Part of Unit: Biotechnology Components and Fields
Lesson Plan Overview / Details
This lesson introduces the process of using recombinant DNA by using paper models to represent how a human gene such as the gene for insulin can be inserted into a bacterial plasmid. This lesson is a great introduction to recombinant DNA technology, especially before doing a real transformation.
Recombinant DNA Lab
- Two periods
- 115 Minutes
California's 2008 CTE Standards
- HSMT.A.A1.1 Understand the role of the biotechnology industry and its impact on society.
- HSMT.A.A1.2 Understand the role of biotechnology product development in curing genetic, envi...
- HSMT.A.A1.4 Understand the relationship between biochemistry and biotechnology product devel...
- HSMT.A.A3.1 Understand recombinant DNA, genetic engineering, monoclonal antibody production,...
California Academic Content Standards (Reinforced)
- ELA.9-10.R.CAGT.2.3 Generate relevant questions about readings on issues that can be researched.2
- ELA.9-10.R.CAGT.2.5 Extend ideas presented in primary or secondary sources through original analysis...3
- ELA.9-10.R.CAGT.2.6 Demonstrate use of sophisticated learning tools by following technical direction...2
- S.9-12.LS.5.a Students know the general structures and functions of DNA, RNA, and protein.1
- S.9-12.LS.5.b Students know how to apply base pairing rules to explain precise copying of DNA ...1
- S.9-12.LS.5.c Students know how genetic engineering (biotechnology) is used to produce novel b...1
- S.9-12.LS.5.e* Students know how exogenous DNA can be inserted into bacterial cells to alter th...
Objectives and Goals
- Understand the techniques used in recombinant DNA technology
- Understand how bacteria are used to produce insulin for diabetics
Activities in this Lesson
- Intro to Diabetes Hooks / Set
Ask students if they know someone who is affected by diabetes. Chances are it will be a large percentage of the class. Ask students if they know what causes diabetes and how it is treated.
Most will have heard of insulin and know that some diabetics have to inject insulin to help control their sugar, but where does that insulin come from?
Show a video clip from the series DNA: Playing God which gives an overview of how insulin was originally harvested from cows and how scientists were able to genetically engineer bacteria to grow insulin in large quantities. The video explains how the gene from insulin was identified, cut, and placed inside of a bacteria plasmid. This is was the first time DNA was successfuly transferred from one organism and inserted into another. In this lab students will model the process using paper.
- Recombinant DNA Lab Lab / Shop
After reading the background information in the "Recombinant DNA" lab, students begin following the procedure outlined. To set up this lab, photocopy pages 5-7 on colored paper. Page 5 should be photocopied on blue paper, page 6 on pink, and page 7 on yellow. Students can work in pairs or groups of 3 or 4 and each working group will need one of each of these colored pages. All of the instructions are tailored to these colors. Students will cut and tape the pink strips together, and cut and tape the blue strips together.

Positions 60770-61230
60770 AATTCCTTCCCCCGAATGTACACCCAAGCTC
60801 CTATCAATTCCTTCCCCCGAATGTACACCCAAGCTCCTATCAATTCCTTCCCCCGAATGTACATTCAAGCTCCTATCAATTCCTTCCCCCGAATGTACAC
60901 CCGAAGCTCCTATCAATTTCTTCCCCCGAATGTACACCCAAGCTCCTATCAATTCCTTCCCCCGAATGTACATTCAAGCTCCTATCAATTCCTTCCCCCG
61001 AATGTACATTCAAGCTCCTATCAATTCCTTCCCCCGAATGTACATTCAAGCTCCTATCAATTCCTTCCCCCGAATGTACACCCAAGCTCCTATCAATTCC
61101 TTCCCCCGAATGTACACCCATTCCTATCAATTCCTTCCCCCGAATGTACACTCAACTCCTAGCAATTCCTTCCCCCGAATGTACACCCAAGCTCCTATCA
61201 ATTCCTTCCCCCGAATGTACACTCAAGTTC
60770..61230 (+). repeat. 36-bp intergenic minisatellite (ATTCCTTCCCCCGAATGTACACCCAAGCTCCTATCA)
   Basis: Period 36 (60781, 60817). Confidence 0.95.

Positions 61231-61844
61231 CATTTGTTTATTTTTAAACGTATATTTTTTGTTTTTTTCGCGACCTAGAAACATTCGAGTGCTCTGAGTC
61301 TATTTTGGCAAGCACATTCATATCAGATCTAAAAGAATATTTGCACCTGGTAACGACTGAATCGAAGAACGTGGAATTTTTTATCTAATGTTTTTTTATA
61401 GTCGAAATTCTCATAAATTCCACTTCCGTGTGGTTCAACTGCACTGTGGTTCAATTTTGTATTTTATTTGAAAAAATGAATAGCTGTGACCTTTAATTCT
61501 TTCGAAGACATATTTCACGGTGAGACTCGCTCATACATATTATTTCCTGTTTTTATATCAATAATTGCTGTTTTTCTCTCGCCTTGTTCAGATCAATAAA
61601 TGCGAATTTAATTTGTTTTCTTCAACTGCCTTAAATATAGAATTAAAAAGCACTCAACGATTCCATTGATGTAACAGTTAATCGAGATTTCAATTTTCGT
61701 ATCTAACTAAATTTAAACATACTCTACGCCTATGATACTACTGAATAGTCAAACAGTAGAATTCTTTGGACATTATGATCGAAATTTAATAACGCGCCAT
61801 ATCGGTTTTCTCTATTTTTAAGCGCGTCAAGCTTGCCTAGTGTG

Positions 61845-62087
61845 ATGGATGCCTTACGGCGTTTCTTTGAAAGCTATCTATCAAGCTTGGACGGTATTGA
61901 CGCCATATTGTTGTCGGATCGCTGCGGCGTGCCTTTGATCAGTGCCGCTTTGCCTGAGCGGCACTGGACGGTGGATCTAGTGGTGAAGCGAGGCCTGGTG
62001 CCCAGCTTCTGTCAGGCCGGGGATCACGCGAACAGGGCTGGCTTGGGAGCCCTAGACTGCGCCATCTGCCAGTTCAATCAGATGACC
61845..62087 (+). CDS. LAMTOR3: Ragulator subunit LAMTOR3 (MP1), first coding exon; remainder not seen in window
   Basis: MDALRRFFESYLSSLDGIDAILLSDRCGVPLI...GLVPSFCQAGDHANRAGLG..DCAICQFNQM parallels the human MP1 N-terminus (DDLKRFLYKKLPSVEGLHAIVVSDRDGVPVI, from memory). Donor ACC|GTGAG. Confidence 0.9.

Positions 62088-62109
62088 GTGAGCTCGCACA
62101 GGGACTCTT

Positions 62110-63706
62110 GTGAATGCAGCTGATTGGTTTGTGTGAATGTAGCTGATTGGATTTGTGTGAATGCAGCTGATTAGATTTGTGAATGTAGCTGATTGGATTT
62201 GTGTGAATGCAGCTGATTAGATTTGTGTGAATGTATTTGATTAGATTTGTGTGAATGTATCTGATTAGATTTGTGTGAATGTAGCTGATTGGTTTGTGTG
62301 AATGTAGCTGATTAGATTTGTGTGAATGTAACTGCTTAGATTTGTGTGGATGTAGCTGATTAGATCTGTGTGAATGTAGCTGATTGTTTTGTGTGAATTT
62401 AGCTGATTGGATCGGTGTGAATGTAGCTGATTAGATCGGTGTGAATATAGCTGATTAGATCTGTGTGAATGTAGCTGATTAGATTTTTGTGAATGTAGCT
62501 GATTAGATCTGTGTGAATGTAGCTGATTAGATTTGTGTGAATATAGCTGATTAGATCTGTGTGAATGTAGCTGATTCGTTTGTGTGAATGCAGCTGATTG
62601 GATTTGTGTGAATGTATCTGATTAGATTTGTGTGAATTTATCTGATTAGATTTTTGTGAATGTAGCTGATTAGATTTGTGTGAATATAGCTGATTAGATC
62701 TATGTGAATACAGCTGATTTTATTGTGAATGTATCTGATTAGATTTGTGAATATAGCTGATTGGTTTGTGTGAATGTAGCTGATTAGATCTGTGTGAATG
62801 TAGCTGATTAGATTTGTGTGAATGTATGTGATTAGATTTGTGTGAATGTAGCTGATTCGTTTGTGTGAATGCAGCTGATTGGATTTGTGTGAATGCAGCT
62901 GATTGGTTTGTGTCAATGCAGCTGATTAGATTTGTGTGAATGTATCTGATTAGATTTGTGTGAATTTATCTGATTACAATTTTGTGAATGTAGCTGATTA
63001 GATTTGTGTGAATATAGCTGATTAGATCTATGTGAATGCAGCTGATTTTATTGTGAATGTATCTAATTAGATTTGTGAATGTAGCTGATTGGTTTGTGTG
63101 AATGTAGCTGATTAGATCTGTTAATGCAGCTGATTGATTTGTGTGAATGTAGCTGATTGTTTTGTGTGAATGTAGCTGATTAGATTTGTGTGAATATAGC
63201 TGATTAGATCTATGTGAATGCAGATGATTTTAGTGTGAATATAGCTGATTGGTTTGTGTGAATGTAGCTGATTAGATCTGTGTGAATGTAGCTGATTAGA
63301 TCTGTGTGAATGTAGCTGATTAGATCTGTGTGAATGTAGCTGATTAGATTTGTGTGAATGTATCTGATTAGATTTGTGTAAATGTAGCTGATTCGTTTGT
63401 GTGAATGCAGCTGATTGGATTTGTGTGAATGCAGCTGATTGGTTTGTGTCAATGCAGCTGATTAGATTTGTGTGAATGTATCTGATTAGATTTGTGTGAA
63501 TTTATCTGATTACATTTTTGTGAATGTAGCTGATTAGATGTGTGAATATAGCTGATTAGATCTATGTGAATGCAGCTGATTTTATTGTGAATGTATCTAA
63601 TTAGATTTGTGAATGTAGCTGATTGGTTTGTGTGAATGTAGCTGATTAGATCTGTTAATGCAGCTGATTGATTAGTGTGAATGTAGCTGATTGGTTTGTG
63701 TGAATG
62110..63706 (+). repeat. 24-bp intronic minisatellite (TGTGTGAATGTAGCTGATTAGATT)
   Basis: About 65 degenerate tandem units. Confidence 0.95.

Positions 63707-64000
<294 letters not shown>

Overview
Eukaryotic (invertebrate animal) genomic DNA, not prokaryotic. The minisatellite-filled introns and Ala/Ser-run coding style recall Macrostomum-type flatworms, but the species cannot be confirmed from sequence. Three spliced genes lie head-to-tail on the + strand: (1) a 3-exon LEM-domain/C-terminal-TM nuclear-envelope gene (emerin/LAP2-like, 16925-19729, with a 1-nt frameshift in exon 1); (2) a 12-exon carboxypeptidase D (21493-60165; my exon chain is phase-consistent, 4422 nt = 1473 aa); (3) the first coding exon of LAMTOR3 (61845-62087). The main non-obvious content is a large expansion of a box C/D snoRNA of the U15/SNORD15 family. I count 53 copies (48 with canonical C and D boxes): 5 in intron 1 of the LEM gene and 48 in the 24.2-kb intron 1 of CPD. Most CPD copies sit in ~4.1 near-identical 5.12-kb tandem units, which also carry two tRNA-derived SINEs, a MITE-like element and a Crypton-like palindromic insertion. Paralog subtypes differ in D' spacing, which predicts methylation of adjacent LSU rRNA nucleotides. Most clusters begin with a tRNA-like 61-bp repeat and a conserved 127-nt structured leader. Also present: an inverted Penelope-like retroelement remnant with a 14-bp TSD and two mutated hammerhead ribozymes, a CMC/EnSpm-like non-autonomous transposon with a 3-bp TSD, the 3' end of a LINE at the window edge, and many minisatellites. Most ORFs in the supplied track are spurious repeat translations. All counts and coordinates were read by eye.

Things to emphasize with students:
The blue strips can be in any order, but it needs to be a circle. This is the bacterial plasmid.
The pink strips need to be in order (match the numbers) and should be one long strip. This is the human DNA. They will need to cut the shaded region (gene) out.
The yellow squares are the restriction enzymes. They will need to match the bases of the restriction enzymes with the same base sequences on the blue and pink strips. Whenever they find a matching sequence they need to draw the cut points on the strips and label them.
The goal is to cut the plasmid in only ONE place and to cut the DNA sequence in two places (once on either side of the gene). More than one enzyme may work, but they want the one that will cut as close as possible to the gene.
Sometimes students lose context of what exactly they are doing. Good checks for understanding can be done by walking up to them and asking what each color represents and why they are doing each step. Usually this helps them self discover the context.
- Assessment Types:
- Writing Samples, Demonstrations,
Students will have successfully completed the assignment if they have a taped circle of blue and pink strips. The blue plasmid was cut in only one place, the human gene was not cut in the shaded area, and the "sticky ends" match up correctly (ie only one restriction enzyme was used).
Once students have the finished product, students write a conclusion using the REE, PE, PA format. Although any conclusion format can be used, this method structures students by having them first organize their Results with Evidence and Explanation, Possible Errors, and Practical Applications. (See attached handout). Students also answer the "Thinking Like a Biotechnician" questions at the end of the lab.
- Conclusion Writing Format [ Download ] This is the handout I give to my students at the beginning of the year. I have students write all conclusion in this format, so by the time they get to this lab they are pretty adjusted to it. If using this for the first time, it may take a little longer to set up the expectations for using this format.